To address the need for efficient production platforms, as identified by the medical field, the Eurostars project Bioscale (projectnumber E!114513) has been defined and allocated a budget of 2.8M Euros. The Eurostars programme supports innovative international projects led by R&D-performing SMEs and is co-funded by the Eurostars partner states and the EU (through Horizon 2020). The Bioscale project focuses on the stem cell expansion technology, for cost-efficient cell culture. The project will expand the capabilities of the SCINUS bioreactor to provide a truly universal platform for cost-effective CT production. The ability to cultivate all cell types (adherent as well as suspension) and further process automation are main deliverables for this project.
The Bioscale project, which will run from 2020 to 2023, involves cross-border collaboration with partners from the Netherlands, Belgium, Switzerland and Sweden. Interactive batch records and smart algorithms will be developed by MyCellHub (Belgium) to reduce operator involvement and enable regulatory-compliant scalable cell production and in-depth bio-analytics. A new disposable culture container to grow non-adherent cells in suspension (a major CT culture method) will be developed by Scinus Cell Expansion, together with novel integrated sensor technology. Membrane filter technology allowing suspension culture will be developed by SEFAR (Switzerland) and incorporated into the suspension culture container. NextCell Pharma (Sweden) uses a proprietary cell-selection algorithm based on functional and potency assays to achieve high-quality production of their MSC-based CT ProTrans, which is initially focused on type-1 diabetes. In this project, NextCell Pharma will integrate assays into the SCINUS workflow to optimise production of ProTrans and compare it to 2D culture. Scinus Cell Expansion will validate SCINUS suspension culture capability by producing non-adherent iPSCs (induced pluripotent stem cells).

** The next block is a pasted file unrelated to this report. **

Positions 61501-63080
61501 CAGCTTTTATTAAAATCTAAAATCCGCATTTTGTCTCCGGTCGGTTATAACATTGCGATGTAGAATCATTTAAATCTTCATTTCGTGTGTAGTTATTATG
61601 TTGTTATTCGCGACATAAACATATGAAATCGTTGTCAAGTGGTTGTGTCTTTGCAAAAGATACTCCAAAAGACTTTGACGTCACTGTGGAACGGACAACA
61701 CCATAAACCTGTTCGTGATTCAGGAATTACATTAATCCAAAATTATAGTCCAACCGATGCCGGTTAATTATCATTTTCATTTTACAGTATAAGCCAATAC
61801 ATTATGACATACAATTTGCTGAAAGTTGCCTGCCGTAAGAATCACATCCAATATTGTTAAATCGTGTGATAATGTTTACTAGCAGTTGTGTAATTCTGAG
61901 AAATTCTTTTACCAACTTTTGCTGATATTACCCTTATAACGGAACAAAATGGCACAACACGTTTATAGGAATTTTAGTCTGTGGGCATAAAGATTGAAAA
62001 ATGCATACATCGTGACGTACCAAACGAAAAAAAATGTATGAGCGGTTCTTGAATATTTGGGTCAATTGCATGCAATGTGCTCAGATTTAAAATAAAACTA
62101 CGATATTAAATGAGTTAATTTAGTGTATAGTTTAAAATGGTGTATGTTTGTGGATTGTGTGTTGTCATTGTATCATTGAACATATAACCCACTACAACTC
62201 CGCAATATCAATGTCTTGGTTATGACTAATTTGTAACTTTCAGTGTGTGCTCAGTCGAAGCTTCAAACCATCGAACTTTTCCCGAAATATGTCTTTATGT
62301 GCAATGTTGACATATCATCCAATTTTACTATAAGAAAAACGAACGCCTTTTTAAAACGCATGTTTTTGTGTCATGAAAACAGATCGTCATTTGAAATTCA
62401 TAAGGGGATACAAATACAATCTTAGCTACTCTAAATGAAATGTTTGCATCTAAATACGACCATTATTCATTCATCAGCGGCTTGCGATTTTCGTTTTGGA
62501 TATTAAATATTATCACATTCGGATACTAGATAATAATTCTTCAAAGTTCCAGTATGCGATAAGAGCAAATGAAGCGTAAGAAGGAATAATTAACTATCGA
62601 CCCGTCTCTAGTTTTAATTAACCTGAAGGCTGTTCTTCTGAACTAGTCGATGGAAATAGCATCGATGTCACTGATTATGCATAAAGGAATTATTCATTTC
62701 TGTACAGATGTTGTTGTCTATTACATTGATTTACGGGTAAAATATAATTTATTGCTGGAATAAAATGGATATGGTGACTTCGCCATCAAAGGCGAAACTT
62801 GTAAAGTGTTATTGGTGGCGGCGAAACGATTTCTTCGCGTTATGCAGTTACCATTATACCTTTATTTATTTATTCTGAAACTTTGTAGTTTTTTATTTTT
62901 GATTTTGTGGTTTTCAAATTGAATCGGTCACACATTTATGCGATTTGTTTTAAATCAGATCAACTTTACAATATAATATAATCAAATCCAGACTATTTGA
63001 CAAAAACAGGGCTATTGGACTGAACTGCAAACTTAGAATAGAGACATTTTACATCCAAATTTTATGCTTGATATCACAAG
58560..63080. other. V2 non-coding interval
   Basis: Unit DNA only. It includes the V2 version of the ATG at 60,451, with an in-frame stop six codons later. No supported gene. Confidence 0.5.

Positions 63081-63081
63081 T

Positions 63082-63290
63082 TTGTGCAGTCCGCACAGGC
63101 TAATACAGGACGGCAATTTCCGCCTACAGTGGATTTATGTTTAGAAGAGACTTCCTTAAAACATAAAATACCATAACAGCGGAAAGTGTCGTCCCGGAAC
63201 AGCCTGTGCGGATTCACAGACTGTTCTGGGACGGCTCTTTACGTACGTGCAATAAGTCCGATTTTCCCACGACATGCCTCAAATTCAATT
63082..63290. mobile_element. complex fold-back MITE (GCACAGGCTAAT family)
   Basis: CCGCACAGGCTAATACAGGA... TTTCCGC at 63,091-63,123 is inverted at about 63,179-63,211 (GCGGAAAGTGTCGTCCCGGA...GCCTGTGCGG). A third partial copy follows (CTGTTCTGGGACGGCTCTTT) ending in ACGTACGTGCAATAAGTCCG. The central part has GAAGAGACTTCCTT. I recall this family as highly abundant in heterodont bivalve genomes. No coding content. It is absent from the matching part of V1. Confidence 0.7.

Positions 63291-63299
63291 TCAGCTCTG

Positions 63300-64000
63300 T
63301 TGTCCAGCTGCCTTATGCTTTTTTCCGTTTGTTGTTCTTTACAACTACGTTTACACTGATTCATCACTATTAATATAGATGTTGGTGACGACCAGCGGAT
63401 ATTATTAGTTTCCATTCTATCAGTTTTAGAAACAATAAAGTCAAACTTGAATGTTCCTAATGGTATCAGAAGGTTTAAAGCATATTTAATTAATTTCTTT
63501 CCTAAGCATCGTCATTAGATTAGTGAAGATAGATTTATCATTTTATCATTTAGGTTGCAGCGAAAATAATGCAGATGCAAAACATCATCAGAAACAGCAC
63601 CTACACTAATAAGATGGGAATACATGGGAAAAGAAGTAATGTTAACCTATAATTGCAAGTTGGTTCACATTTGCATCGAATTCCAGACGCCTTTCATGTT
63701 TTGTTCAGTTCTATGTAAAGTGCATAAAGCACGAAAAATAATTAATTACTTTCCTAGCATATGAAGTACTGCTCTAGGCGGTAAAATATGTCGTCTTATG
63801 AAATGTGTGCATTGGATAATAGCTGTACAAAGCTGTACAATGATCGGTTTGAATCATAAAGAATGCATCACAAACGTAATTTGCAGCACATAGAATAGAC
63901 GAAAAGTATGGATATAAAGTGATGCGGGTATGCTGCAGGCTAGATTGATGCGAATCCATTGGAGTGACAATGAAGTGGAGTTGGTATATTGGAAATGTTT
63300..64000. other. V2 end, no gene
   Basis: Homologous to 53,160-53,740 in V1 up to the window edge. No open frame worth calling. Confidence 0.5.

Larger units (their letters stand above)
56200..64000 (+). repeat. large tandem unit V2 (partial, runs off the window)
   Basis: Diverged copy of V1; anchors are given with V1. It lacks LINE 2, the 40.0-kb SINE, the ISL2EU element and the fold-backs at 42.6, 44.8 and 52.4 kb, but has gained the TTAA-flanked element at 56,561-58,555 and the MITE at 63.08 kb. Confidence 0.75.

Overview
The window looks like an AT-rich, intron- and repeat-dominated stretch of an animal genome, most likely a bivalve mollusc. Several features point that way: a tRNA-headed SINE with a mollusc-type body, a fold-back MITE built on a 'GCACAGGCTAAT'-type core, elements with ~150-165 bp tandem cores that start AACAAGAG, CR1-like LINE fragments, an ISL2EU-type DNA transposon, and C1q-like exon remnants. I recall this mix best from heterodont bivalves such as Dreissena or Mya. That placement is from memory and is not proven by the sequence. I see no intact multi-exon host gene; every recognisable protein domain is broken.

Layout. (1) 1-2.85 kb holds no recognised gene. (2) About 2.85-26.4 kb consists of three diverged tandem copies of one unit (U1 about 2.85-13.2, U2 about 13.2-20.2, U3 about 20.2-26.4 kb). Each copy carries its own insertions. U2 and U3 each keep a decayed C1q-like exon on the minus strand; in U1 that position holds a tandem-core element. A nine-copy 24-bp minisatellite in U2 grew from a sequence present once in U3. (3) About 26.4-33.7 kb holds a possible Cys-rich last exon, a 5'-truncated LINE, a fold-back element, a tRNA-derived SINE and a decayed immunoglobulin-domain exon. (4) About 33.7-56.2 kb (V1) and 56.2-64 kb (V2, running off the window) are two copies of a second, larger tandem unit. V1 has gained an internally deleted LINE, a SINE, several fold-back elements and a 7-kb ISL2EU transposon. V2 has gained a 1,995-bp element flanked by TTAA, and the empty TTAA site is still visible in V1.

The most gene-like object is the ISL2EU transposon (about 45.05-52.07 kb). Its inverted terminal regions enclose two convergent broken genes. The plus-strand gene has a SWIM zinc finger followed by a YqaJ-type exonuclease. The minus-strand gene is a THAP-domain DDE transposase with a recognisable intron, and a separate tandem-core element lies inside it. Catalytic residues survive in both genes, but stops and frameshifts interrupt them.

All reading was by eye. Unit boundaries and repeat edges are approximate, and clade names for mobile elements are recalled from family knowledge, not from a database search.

Improved quality, reduced cost
“SCINUS will standardise CT production”, explains Scinus CEO Michiel Jannink. “This will lead to improved quality consistency in CT development and a reduced cost of CT commercialisation. Ultimately, we aim to contribute to improving treatment options for millions of patients and reducing healthcare costs with the aid of cell therapy.” Mathias Svahn, CEO of NextCell Pharma, adds, “the Bioscale project will provide the next step in production optimisation and upscaling of ProTrans, our promising stem-cell-based drug candidate for the treatment of autoimmune diseases, initially focusing on type-1 diabetes.”
Gemini Bio to Distribute Scinus Products in the United States
18 August 2020
Gemini Bio adds Scinus Bioreactor to its portfolio
WEST SACRAMENTO, CA and BILTHOVEN, The Netherlands, August 18, 2020 – Gemini Bioproducts, LLC (“Gemini Bio”), a leading supplier of cell culture solutions and a portfolio company of BelHealth Investment Partners, LLC (“BelHealth”), a New York-based healthcare private equity firm, today announced a distribution agreement with Scinus Cell Expansion Netherlands BV (“Scinus”). Customers will now be able to purchase the Scinus Cell expansion bioreactor system directly from Gemini Bio in the US.